Why compost?


Perfect Compost

Photo found on Flickr.com courtesy of NormanAck

Gardening generates a large amount of grass clippings, leaves, and other plant debris. Throwing out all of this material can rob the soil of key nutrients that plants need. Instead of throwing organic material into our rapidly filling landfills, you can transform the material into black gold for your yard and garden. Composting is a great way to dispose of unsightly organic waste and improve the quality of your soil at the same time. It’s win-win!

Composting keeps organic waste out of the landfill and returns valuable fertilizer to the earth. If you pay a disposal fee based on weight or the number of bags you throw out, composting will save you money right away and keep saving you money in the form of reduced fertilizer costs, watering, and pest control.

Did you know?

According to the Environmental Protection Agency:

“Yard trimmings and food residuals together constitute 23 percent of the U.S. waste stream, as documented by EPA. An estimated 56.9 percent of yard trimmings were recovered for composting or grasscycled in 2000, a dramatic increase from the 12 percent recovery rate in 1990. Accompanying this surge in yard waste recovery is a composting industry that has grown from less than 1,000 facilities in 1988 to nearly 3,800 in 2000.”

Compost bins use naturally occurring soil microorganisms to break down organic material like yard and garden debris and kitchen scraps. It can take years for full decomposition to occur in the wild, but a well managed compost bin or pile can do the job in months or weeks. The amount of time is reduced by providing optimal conditions for the microorganisms. These beneficial microorganisms break down dead plant matter into their component parts – the very same parts that your plants need to add new leaves, grow stronger roots, and produce tasty fruit and vegetables.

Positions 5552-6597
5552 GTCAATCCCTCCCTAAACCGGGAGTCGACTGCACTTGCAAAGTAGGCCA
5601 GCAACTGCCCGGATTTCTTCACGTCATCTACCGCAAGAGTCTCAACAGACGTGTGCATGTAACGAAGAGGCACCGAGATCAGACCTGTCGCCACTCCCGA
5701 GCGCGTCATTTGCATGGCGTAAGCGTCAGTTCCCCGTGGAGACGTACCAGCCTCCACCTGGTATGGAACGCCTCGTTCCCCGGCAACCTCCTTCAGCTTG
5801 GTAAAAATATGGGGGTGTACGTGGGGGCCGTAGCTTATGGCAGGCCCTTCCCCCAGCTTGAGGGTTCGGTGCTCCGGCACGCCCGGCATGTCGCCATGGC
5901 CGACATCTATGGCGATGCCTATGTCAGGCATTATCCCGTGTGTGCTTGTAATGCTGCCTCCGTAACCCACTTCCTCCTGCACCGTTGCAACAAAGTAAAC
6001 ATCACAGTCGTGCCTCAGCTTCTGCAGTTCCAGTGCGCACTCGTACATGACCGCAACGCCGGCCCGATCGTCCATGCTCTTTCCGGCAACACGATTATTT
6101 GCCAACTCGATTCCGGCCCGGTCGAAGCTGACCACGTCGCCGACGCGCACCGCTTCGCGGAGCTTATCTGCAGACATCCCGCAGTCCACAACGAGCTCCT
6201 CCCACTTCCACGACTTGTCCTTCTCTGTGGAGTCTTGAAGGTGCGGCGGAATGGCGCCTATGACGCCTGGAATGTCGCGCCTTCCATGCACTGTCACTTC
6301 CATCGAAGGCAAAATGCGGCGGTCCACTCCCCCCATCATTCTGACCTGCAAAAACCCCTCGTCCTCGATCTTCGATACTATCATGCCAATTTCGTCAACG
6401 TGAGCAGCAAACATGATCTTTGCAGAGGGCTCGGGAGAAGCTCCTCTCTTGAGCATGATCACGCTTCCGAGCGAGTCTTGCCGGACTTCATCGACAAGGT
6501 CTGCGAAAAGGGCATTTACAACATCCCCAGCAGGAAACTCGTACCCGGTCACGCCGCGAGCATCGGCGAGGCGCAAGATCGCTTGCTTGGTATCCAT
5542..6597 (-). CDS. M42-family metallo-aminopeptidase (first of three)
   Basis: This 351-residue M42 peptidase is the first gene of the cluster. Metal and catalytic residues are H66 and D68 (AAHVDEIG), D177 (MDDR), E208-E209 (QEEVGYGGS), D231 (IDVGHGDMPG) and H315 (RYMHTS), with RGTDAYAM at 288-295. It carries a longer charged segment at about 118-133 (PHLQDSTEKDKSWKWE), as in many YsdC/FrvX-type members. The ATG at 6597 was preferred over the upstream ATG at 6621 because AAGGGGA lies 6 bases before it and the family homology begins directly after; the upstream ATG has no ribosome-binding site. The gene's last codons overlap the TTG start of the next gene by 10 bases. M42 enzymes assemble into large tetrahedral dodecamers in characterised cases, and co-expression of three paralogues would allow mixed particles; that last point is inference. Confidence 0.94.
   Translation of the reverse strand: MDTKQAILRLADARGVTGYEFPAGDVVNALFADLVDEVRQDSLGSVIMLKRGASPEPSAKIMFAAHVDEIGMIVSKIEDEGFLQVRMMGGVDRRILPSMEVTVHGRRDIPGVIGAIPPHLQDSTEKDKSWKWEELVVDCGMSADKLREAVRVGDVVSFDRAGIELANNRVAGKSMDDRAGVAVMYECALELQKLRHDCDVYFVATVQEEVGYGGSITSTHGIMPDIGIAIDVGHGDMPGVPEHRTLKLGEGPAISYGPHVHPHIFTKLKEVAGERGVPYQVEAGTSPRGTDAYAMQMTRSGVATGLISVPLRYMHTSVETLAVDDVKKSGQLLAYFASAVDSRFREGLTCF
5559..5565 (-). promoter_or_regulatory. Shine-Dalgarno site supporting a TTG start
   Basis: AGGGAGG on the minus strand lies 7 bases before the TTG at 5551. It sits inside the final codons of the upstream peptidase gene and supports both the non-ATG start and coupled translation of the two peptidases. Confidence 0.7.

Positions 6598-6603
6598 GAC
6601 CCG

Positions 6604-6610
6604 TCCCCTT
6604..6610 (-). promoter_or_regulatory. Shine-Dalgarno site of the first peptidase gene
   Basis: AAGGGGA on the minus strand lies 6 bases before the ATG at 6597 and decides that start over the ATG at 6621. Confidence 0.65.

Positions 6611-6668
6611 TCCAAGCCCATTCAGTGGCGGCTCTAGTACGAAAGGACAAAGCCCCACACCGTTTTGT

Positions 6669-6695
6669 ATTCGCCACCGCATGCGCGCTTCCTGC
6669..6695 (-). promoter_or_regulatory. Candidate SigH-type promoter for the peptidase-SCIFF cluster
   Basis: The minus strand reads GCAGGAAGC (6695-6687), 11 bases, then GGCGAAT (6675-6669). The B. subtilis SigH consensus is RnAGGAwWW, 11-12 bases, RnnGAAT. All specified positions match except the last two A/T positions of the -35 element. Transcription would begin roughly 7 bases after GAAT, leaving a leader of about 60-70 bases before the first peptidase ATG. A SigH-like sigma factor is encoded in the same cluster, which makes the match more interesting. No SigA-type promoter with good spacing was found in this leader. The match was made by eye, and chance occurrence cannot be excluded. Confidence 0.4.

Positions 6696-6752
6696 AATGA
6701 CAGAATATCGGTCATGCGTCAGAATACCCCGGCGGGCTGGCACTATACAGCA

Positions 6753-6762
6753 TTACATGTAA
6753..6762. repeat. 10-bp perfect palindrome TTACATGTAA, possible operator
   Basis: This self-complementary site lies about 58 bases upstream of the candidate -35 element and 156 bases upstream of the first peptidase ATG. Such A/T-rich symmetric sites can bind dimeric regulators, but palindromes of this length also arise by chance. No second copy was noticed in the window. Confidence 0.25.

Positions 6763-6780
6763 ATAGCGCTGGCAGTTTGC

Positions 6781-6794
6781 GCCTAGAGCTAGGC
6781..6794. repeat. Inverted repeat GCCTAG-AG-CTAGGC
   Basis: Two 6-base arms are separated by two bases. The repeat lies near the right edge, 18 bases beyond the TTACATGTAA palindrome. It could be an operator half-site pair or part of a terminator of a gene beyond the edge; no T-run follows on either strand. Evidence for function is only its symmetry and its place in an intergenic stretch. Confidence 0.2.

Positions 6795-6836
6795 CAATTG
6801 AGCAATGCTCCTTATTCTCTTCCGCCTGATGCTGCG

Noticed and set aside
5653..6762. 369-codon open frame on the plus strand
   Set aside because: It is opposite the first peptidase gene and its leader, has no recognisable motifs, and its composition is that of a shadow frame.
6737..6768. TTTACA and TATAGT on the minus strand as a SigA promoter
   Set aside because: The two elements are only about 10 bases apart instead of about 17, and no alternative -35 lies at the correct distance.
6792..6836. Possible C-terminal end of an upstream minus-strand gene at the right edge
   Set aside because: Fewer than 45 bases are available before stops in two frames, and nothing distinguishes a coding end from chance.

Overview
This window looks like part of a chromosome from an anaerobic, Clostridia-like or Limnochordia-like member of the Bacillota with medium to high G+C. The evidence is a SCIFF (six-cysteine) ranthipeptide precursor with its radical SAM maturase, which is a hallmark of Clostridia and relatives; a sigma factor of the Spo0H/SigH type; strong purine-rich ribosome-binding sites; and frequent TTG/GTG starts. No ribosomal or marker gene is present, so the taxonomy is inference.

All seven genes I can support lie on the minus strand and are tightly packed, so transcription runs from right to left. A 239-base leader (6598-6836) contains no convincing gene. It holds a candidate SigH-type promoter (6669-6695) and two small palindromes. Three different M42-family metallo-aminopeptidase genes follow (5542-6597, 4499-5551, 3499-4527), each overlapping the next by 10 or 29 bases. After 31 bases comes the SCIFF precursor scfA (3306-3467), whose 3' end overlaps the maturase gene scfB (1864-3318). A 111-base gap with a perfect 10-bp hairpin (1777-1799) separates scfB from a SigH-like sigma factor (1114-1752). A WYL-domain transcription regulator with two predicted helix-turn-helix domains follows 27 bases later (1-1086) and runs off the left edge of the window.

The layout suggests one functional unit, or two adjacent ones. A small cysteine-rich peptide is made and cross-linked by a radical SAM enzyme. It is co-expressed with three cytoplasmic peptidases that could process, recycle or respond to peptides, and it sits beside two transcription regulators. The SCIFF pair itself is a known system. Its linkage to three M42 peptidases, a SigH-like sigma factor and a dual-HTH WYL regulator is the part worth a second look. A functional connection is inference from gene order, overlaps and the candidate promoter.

Compost not only adds nutrients to the soil – it also increases the ground’s ability to hold water. Compost is loose and porous, with plenty of air pockets that harbor soil microbes and soak up water like a sponge, slowly releasing it as plants need it.

The same properties that help compost retain water also promote root growth. In loose soil, plants can put down deeper roots over a wider area. This increases drought resistance and it also protects the ground against erosion.

Is there anything that compost doesn’t help with? Well, it probably won’t mow your lawn for you, or tend your garden. But other than that, it’s practically magic.

{ 1 comment… read it below or add one }

Sue Green December 31, 2014 at 3:16 am

I have been composting in a bin and landed up with a bin full of huge cutworms. I have had people tell me they make good compost but then I guess I cant use the compost on the vegetable garden because of the cutworms. And I’ll not be able to take them all out before using the compost as what about those I cant see. Where did they come from? I have now put all the compost on the lawn on the pavement and washed the bins out. I am unsure about making new compost and getting the same problem. What do I do now?


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